Emergency Appropriations for International Responses ......................................................... 10
    U.S. Department of State ......................................................................................................... 11
        How does the State Department help American citizens abroad?...................................... 11
        What are the authorities and funding for the State Department to carry out
          overseas evacuations? .................................................................................................... 12
        How many evacuations have been carried out due to the COVID-19 pandemic? ............ 13
    U.S. Agency for International Development (USAID) ........................................................... 14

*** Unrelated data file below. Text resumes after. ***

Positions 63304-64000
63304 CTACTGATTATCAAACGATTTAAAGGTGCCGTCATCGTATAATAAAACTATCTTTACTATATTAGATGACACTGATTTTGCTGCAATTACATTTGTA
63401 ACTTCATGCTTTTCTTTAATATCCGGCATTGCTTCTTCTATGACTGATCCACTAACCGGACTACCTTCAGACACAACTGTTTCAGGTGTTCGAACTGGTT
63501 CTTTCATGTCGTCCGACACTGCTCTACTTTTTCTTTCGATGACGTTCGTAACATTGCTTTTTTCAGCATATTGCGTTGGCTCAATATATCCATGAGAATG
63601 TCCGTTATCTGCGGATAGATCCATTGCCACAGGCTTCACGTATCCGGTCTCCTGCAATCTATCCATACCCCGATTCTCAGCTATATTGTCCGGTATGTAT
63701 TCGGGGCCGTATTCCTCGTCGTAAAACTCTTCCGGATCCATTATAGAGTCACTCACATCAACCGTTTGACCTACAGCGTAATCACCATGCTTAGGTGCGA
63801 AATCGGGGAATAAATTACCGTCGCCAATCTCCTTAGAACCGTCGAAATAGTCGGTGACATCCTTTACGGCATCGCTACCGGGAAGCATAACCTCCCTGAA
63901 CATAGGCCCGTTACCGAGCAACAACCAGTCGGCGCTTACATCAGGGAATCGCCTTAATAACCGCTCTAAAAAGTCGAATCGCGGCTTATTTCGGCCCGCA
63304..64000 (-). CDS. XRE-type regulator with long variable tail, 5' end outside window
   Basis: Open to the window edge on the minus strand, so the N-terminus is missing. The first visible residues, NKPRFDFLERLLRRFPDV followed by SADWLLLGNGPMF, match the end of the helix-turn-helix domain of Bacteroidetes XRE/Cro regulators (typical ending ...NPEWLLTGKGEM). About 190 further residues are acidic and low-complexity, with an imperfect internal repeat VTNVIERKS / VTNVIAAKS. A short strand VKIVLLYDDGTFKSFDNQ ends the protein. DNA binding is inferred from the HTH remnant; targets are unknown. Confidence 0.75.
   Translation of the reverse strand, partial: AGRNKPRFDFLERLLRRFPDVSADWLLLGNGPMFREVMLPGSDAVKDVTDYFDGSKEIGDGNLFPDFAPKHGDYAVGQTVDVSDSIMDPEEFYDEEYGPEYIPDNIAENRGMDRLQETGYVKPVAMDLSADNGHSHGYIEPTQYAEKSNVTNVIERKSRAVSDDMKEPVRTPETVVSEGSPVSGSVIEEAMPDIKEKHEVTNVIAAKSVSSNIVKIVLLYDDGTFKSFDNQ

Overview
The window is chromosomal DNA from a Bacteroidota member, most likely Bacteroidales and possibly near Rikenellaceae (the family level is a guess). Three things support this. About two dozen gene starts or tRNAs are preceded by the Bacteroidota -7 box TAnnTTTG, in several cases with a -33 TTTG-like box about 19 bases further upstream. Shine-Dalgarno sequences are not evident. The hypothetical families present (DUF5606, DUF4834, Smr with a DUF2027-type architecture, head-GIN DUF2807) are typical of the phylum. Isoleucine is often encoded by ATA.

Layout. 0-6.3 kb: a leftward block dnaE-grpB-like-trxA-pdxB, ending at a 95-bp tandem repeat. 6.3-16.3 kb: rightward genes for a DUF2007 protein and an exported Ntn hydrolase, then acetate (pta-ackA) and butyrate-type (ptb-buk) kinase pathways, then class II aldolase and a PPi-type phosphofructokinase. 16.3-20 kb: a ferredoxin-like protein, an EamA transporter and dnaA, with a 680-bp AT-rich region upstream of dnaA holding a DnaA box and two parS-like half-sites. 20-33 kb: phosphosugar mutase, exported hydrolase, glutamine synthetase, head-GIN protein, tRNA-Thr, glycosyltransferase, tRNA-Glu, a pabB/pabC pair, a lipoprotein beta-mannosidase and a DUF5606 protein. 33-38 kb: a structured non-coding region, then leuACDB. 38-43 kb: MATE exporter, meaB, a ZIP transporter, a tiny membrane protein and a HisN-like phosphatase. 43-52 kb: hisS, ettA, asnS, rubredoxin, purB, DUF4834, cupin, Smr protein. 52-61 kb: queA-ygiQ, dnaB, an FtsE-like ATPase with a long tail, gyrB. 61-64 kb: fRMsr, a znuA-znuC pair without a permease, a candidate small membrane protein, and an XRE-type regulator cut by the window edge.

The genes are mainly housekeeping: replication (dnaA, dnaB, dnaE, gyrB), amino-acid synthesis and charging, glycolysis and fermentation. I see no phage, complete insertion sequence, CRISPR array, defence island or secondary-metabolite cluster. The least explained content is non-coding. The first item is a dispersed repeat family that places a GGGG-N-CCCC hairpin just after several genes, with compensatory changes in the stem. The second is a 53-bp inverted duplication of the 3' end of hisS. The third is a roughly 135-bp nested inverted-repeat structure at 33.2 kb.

Where is USAID providing COVID-19 assistance? ......................................................... 14
        What type of assistance does USAID provide for COVID-19 control? ........................... 14
        How do USAID COVID-19 responses relate to regular pandemic preparedness
          activities? ....................................................................................................................... 15
    U.S. Centers for Disease Control and Prevention (CDC) ....................................................... 16
        What role is CDC playing in international COVID-19 responses? .................................. 16
        How do CDC COVID-19 responses relate to regular pandemic preparedness
          activities? ....................................................................................................................... 17